$ PYTHONPATH=$OVS_PYTHON_LIBS_PATH ovn-docker-overlay-driver --detach
    

    Note

    The $OVS_PYTHON_LIBS_PATH variable should point to the directory where Open vSwitch Python modules are installed. If you installed Open vSwitch Python modules via the Debian package of python-openvswitch or via pip by running pip install ovs, you do not need to specify the PATH. If you installed it by following the instructions in Open vSwitch on Linux, FreeBSD and NetBSD, then you should specify the PATH. In this case, the PATH depends on the options passed to ./configure. It is usually either /usr/share/openvswitch/python or /usr/local/share/openvswitch/python

Docker has inbuilt primitives that closely match OVN’s logical switches and logical port concepts. Consult Docker’s documentation for all the possible commands. Here are some examples.

Create a logical switch

To create a logical switch with name ‘foo’, on subnet ‘192.168.1.0/24’, run:

$ NID=`docker network create -d openvswitch --subnet=192.168.1.0/24 foo`

List all logical switches

$ docker network ls

You can also look at this logical switch in OVN’s northbound database by running the following command:

$ ovn-nbctl --db=tcp:$CENTRAL_IP:6640 ls-list

Delete a logical switch

$ docker network rm bar

Create a logical port

Docker creates your logical port and attaches it to the logical network in a single step. For example, to attach a logical port to network foo inside container busybox, run:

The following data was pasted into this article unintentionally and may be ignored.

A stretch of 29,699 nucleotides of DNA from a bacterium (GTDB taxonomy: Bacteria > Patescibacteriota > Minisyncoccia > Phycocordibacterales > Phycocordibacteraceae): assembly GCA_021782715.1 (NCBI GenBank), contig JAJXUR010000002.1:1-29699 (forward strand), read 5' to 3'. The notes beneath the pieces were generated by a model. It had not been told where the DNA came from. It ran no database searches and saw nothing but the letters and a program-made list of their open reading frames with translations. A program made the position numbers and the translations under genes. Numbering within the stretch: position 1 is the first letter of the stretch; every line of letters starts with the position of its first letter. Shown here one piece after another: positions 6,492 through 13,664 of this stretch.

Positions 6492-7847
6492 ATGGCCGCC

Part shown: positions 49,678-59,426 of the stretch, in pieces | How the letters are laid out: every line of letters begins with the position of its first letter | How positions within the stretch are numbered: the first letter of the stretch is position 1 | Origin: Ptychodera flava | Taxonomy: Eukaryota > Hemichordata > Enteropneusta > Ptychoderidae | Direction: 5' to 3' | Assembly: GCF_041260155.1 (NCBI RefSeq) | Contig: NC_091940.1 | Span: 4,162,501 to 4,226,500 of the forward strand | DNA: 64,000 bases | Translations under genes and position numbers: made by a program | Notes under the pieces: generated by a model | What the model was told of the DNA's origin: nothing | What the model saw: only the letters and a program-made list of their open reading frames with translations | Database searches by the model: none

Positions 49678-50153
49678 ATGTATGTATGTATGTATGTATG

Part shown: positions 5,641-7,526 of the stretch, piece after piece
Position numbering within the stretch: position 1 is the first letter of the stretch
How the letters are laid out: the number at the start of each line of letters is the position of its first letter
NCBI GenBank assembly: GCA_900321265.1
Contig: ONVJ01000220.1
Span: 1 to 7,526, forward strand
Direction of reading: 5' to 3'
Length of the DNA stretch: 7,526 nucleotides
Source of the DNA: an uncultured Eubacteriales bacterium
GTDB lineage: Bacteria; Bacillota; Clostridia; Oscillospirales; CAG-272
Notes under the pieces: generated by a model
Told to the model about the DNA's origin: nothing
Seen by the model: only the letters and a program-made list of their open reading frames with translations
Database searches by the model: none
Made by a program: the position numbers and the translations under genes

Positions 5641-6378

$ docker run -itd --net=foo --name=busybox busybox

List all logical ports

Docker does not currently have a CLI command to list all logical ports but you can look at them in the OVN database by running:

$ ovn-nbctl --db=tcp:$CENTRAL_IP:6640 lsp-list $NID

Create and attach a logical port to a running container

$ docker network create -d openvswitch --subnet=192.168.2.0/24 bar
$ docker network connect bar busybox

Detach and delete a logical port from a running container

You can delete your logical port and detach it from a running container by running:

$ docker network disconnect bar busybox

The “underlay” mode

Note

This mode requires that you have a OpenStack setup pre-installed with OVN providing the underlay networking.

  1. One time setup

    A OpenStack tenant creates a VM with a single network interface (or multiple) that belongs to management logical networks. The tenant needs to fetch the port-id associated with the interface via which he plans to send the container traffic inside the spawned VM. This can be obtained by running the below command to fetch the ‘id’ associated with the VM: